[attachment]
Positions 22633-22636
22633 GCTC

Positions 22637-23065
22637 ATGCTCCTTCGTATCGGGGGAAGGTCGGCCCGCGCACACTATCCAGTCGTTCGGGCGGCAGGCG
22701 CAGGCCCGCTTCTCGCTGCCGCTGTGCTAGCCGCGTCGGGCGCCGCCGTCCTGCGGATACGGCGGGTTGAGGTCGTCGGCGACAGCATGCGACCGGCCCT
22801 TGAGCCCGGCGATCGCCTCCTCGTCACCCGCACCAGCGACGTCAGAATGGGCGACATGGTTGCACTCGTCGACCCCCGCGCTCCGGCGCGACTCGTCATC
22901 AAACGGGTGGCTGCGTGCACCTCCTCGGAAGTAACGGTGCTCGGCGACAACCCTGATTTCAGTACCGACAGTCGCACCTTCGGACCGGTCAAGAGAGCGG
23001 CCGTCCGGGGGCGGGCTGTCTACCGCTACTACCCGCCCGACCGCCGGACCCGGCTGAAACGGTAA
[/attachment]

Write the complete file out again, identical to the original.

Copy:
Positions 22633-22636
22633 GCTC

Positions 22637-23065
22637 ATGCTCCTTCGTATCGGGGGAAGGTCGGCCCGCGCACACTATCCAGTCGTTCGGGCGGCAGGCG
22701 CAGGCCCGCTTCTCGCTGCCGCTGTGCTAGCCGCGTCGGGCGCCGCCGTCCTGCGGATACGGCGGGTTGAGGTCGTCGGCGACAGCATGCGACCGGCCCT
22801 TGAGCCCGGCGATCGCCTCCTCGTCACCCGCACCAGCGACGTCAGAATGGGCGACATGGTTGCACTCGTCGACCCCCGCGCTCCGGCGCGACTCGTCATC
22901 AAACGGGTGGCTGCGTGCACCTCCTCGGAAGTAACGGTGCTCGGCGACAACCCTGATTTCAGTACCGACAGTCGCACCTTCGGACCGGTCAAGAGAGCGG
23001 CCGTCCGGGGGCGGGCTGTCTACCGCTACTACCCGCCCGACCGCCGGACCCGGCTGAAACGGTAA